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Book 18 Completed

March 20, 2010

“If a person holds no ambitions in this world, he suffers unknowingly. If a person holds ambitions, he suffers knowingly, but very slowly.” Alan Lightman — Einstein’s Dreams

I am sitting in a nearly empty Bella Espresso at Cannon Beach; there isn’t a cloud in the sky, the air is warm. With my coffee, my laptop, and my copy of Einstein’s Dreams, I can’t help but ponder these theories of time presented in Lightman’s potent novel.

– Have I been here before? Have I done this exact same thing? Written these words? In this world, am I doomed to make the same mistakes? Will I fall in love with the same people?

– What if there are dozens of Shelbis out there? Each time I make a decision, an alternate path of time opens up. What if I am actually in Hawaii right now, with a different husband, different children? What if Shelbi the teacher married to Matthew with Elliott is only one of the options. Maybe there is a Shelbi out there who finished law school. Maybe there is one who stayed in Japan. Went to Georgetown. What if I went through my life and calculated all those moments where I picked A instead of B? What if it all happened anyway?

– What if time stood still closer to the center of the world? What if I could stop my little boy from growing up – keep him in this place, this time, forever? If I could prevent my own aging — remain at this age forever?

– What if the earth is infinite? But what if it is slowly building to finite end?

And what if I told you there was a way to make Einstein’s theory of relativity accessible? I know, right? But this book provides the non-physicist a way to conceptualize those theories of time that have long eluded people like me who have taken their notions of time and the space-time continuum from “Back to the Future” and LOST.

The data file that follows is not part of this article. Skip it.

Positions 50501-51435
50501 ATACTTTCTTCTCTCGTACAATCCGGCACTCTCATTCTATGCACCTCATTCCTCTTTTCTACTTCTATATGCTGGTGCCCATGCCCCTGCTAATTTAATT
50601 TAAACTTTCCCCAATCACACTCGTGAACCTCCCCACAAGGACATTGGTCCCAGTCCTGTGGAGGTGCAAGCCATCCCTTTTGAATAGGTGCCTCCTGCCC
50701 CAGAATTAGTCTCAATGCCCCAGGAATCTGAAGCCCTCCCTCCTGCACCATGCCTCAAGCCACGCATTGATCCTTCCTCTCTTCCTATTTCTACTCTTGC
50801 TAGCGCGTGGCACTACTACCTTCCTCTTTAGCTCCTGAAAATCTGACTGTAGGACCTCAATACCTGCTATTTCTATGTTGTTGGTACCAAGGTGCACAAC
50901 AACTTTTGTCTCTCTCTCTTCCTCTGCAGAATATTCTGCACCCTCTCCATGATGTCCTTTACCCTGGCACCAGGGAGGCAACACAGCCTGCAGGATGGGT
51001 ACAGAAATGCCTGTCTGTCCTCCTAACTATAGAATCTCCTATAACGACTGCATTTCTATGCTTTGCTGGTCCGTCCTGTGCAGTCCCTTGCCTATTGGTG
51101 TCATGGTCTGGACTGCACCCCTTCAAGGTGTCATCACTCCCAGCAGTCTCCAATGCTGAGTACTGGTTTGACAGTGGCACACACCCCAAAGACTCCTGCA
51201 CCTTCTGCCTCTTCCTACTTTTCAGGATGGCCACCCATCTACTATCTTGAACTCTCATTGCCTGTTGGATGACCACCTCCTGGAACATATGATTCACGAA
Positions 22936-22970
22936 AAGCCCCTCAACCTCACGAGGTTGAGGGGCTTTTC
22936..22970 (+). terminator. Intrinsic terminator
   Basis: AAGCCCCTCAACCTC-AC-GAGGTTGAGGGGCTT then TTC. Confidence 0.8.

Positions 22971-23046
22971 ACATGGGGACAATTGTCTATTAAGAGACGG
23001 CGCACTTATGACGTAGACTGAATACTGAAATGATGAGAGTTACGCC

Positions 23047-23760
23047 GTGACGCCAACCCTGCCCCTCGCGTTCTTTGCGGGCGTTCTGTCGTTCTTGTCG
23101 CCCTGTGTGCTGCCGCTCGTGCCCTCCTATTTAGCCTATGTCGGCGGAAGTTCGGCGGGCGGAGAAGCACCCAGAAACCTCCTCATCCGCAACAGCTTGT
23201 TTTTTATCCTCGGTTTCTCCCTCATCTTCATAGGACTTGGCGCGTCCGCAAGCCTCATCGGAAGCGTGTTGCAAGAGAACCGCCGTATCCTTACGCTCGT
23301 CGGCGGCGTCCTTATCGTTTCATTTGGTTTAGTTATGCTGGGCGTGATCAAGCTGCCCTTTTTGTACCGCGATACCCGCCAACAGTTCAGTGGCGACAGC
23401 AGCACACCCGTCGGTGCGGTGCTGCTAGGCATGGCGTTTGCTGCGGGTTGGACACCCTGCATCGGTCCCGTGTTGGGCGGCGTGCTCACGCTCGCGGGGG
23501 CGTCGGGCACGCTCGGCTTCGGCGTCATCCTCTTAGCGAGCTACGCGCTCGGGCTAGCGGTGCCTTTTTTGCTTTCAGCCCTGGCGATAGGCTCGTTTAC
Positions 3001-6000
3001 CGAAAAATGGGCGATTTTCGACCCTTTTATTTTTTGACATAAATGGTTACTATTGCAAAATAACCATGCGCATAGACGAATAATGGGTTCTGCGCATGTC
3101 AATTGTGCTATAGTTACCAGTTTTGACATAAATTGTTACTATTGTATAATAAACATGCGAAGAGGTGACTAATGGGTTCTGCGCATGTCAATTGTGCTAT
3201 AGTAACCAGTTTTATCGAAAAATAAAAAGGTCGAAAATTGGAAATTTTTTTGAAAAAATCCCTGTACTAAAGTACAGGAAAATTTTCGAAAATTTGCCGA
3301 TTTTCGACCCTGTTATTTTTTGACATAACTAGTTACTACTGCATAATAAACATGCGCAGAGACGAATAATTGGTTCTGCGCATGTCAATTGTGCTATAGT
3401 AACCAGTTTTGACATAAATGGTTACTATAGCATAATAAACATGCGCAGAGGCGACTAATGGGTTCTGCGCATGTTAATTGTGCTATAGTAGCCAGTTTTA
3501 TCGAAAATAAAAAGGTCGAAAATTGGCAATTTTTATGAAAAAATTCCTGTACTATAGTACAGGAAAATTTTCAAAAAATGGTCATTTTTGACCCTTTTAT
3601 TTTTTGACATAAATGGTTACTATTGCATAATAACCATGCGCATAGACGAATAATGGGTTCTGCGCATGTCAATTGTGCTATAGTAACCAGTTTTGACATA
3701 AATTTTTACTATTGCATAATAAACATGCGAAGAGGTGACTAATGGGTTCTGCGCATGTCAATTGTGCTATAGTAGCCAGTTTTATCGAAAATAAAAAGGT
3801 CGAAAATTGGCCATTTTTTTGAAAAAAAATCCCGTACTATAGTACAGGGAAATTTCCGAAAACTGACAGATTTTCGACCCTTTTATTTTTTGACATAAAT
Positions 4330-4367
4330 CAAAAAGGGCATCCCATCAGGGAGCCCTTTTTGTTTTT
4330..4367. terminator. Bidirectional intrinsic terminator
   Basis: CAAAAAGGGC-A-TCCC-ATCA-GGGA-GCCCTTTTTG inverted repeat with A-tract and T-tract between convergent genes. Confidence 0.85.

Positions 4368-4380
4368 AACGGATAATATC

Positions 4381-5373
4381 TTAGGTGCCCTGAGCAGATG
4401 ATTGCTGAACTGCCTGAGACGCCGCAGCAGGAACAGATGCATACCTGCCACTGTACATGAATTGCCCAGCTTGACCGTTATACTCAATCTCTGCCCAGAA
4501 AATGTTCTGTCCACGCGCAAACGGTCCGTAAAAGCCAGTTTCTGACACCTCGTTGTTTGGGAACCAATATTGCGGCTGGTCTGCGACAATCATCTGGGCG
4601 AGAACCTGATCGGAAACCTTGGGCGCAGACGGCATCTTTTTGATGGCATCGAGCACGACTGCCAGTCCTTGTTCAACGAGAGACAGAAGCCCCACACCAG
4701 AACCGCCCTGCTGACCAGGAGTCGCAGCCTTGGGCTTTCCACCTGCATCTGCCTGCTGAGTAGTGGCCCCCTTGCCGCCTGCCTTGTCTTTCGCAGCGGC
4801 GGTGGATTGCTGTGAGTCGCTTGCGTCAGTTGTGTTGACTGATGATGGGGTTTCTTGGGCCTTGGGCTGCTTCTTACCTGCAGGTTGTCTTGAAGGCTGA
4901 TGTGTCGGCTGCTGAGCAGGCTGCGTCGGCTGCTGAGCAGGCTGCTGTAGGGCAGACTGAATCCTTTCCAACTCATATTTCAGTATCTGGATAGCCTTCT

Lightman is a physicist and an instructor of Humanities at MIT. And he has written a book that operates on the premise that while Einstein was working on his theory of relativity in Switzerland, he would dream up a new concept of time every night. Those “dreams” are then recorded into these poetic vignettes — and woven between the dreams are small interludes into Einstein’s life.

The book reads quickly — if you have a few hours (on a plane, sitting in a coffee shop) you could devour the whole book in one sitting. I think the book then begs to be read again — it is so ridiculously quotable. I found myself itching to grab a pencil and mark the whole thing up…but it wasn’t my book — and post-its weren’t going to cut it this time. I’ll buy my own copy. It’s worth keeping around on a shelf — to flip through, to ponder. I was fully drawn into the dreams; I was pondering time in new ways. And since I carried this book around with me all during conferences on Thursday and through staff-development on Friday, I had half-a-dozen people say, “I LOVE that book. It’s fantastic!”

Yes, it really is fantastic. Not in a plot-driven way. Not in a development of character way. But in a way that has staying power. In a way that will effect the way you view time forever. Read it. It’s worth it.

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One Comment leave one →
  1. Erika permalink
    March 20, 2010 11:32 pm

    Of all the days I randomly check your blog, you’ve just finished my book! And I have to say, I laughed when I saw your previous post. Opps. šŸ™‚ Switzerland. Right. And I’m so glad you didn’t have to choose between two wonderful books. I recently purchased the Book Thief, after devouring a library owned copy in a matter of days.

    But seriously, I’m just so glad you enjoyed Einstein’s Dreams. Plenty to ponder with each re-read, too. šŸ™‚

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